Former Iran president indirectly admits country sought nuclear weapons

Rafsanjani: At the time that we started, we were at war and we were looking to have this capability [the nuclear bomb] for the day that our enemy would want to resort to the nuclear bomb.

A MILITARY truck carrying a missile and a picture of Iran’s leader Ayatollah Ali Khamenei drives in a parade marking the anniversary of the Iran-Iraq war in Tehran (photo credit: REUTERS)
A MILITARY truck carrying a missile and a picture of Iran’s leader Ayatollah Ali Khamenei drives in a parade marking the anniversary of the Iran-Iraq war in Tehran
(photo credit: REUTERS)
Former Iranian president Akbar Hashemi Rafsanjani indirectly admitted that his country started a nuclear weapons program during the Iran-Iraq War, according to an interview he gave to Iranian media in recent days.
“As I have said, when we started the [nuclear] work, we were at war, and we wanted to have such an option for the day our enemies wanted to use nuclear weapons. This was [our] state of mind, but things never become serious,” Rafsanjani, the head of Iran’s Expediency Council and the political rival of Supreme Leader Ayatollah Ali Khamenei, said in an interview to the Iranians’ Nuclear Hope website, according to a report by the Middle East Media Research Institute (MEMRI).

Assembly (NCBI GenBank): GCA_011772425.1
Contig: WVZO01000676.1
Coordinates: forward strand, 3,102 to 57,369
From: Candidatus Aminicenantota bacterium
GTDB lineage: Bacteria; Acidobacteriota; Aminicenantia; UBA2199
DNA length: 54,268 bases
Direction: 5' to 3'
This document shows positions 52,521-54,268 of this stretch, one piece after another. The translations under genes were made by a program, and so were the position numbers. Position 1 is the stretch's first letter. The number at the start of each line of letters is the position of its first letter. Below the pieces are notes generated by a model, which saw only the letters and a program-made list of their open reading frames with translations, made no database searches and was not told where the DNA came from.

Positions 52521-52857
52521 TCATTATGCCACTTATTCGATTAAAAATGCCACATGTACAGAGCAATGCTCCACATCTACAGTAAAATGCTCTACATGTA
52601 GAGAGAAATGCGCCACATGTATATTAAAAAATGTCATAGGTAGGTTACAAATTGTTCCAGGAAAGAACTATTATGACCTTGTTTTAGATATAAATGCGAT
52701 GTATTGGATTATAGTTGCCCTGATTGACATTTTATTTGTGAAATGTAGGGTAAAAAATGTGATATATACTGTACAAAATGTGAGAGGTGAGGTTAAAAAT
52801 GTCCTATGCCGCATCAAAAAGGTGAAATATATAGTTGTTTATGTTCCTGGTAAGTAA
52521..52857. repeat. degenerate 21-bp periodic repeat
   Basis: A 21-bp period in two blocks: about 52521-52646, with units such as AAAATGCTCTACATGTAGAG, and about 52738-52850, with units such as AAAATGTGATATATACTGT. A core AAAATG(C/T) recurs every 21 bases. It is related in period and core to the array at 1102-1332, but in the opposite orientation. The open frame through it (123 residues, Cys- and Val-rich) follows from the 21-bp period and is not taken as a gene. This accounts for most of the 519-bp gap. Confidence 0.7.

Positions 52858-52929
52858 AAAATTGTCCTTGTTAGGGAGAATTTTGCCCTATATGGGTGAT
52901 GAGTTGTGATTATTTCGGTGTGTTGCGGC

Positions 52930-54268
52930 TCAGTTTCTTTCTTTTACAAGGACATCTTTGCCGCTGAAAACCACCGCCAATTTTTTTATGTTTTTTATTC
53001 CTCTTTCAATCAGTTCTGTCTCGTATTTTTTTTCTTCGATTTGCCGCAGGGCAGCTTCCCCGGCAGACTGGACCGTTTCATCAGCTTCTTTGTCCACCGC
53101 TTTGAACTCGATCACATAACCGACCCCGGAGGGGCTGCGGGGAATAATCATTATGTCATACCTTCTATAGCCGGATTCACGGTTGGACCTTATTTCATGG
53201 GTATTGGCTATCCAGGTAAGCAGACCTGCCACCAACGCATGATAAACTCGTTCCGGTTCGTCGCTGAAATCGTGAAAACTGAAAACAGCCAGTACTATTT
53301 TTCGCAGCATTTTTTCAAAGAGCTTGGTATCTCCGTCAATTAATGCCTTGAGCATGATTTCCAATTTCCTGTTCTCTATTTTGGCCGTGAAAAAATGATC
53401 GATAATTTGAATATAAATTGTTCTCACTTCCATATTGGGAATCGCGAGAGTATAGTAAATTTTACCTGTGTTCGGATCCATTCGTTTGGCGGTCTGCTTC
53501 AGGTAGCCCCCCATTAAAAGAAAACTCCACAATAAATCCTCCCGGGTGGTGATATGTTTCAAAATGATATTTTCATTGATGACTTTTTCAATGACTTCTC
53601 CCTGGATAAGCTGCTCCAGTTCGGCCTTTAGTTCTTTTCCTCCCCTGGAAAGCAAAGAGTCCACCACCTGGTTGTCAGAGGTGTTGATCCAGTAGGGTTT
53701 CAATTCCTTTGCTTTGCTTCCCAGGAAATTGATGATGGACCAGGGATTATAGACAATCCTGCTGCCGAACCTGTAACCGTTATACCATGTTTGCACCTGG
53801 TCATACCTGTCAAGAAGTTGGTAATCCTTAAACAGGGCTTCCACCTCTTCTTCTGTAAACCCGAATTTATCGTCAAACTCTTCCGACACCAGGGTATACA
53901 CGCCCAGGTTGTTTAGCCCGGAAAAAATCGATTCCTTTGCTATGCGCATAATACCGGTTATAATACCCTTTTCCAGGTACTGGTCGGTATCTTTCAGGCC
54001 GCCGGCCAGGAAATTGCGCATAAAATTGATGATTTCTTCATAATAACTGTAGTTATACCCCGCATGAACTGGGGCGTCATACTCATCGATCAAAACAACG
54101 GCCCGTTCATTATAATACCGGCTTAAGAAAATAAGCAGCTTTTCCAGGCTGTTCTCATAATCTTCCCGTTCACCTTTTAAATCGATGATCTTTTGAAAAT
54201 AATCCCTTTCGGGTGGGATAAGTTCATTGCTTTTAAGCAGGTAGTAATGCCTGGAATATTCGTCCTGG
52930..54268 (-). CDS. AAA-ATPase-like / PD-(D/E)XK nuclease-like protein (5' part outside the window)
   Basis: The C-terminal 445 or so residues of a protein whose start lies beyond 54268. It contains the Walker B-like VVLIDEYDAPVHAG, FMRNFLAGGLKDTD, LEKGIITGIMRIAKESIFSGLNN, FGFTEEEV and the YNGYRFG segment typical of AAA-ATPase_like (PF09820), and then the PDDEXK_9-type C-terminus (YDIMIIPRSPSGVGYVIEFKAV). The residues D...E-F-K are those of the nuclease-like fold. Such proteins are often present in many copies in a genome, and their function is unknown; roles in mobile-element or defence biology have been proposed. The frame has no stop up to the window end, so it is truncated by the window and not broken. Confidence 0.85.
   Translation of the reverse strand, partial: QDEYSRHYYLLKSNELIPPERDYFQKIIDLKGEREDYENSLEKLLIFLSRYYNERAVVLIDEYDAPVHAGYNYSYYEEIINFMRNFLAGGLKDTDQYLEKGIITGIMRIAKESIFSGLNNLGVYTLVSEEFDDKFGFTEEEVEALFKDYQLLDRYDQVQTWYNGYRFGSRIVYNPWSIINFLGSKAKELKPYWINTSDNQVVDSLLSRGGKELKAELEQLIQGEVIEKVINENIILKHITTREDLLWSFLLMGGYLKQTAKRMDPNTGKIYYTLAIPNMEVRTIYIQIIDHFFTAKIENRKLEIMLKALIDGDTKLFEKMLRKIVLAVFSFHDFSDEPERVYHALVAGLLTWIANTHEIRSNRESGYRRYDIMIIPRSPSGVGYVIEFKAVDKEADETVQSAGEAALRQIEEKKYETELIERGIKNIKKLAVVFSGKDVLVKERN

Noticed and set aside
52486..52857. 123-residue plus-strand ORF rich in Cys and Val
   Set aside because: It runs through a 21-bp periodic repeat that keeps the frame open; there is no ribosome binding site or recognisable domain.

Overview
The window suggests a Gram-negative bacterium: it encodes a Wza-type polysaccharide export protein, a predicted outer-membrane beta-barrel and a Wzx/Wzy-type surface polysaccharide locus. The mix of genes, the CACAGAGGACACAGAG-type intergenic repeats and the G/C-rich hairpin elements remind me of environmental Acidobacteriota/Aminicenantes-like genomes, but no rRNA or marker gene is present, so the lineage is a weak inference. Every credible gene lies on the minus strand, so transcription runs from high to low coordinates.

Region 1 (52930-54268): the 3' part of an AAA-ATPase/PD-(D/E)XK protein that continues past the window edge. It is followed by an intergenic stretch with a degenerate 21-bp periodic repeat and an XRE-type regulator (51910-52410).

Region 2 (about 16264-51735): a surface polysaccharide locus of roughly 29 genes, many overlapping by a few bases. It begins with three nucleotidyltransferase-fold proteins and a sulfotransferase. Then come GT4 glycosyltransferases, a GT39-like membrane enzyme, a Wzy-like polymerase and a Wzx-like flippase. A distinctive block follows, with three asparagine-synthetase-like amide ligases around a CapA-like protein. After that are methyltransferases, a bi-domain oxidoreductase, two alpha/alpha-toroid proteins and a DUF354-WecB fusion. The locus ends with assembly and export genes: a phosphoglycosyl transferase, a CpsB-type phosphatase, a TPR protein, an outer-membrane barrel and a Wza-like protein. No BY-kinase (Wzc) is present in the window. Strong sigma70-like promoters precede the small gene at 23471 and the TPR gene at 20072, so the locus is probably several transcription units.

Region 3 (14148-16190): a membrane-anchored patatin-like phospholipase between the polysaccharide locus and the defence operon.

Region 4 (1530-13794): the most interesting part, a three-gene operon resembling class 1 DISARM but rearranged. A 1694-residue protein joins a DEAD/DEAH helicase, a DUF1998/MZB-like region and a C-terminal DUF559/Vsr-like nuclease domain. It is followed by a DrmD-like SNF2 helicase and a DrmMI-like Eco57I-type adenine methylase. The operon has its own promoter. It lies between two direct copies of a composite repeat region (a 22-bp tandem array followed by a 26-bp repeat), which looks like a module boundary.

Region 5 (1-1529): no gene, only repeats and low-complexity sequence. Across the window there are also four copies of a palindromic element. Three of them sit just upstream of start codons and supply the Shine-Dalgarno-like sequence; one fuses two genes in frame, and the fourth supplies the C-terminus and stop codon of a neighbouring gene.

“However, we took seriously the nonmilitary uses [of the nuclear project], and so we invested money and did a great deal of work. We worked in various areas and also taught a great deal. We dispatched students and invited scientists and many other things of this sort.”
Rafsanjani continued, “The principle of our doctrine was the use of nuclear [energy] for peaceful purposes, even though we never abandoned [the idea] that if we were some day to face a certain threat, and if it became necessary, then we would have the option of going to the other side [to develop nuclear weapons].
But we did not have a plan to do this, and we never deviated [from civilian use]...”
As MEMRI reports, “Rafsanjani reveals that, during his presidency, he sought to develop the Arak heavy water facility, in the plutonium track, and invested resources in it.” However, later in the interview, Rafsanjani stated that the main use of the plutonium track is “for military purposes,” confirming suspicions that Iran tried to establish a military nuclear project.
Ali Alfoneh, a senior fellow at the Foundation for Defense of Democracies Washington- based think tank, said the Iranian government’s “long-term strategic objective remains unchanged: developing a nuclear bomb.”
Alfoneh told The Jerusalem Post on Wednesday, “Ayatollah Rafsanjani supports President Hassan Rouhani’s attempt at reaching a negotiated solution to the crisis over Iran’s nuclear program. However, both gentlemen consider the Joint Comprehensive Plan of Action a tactical maneuver in the face of the sanctions regime.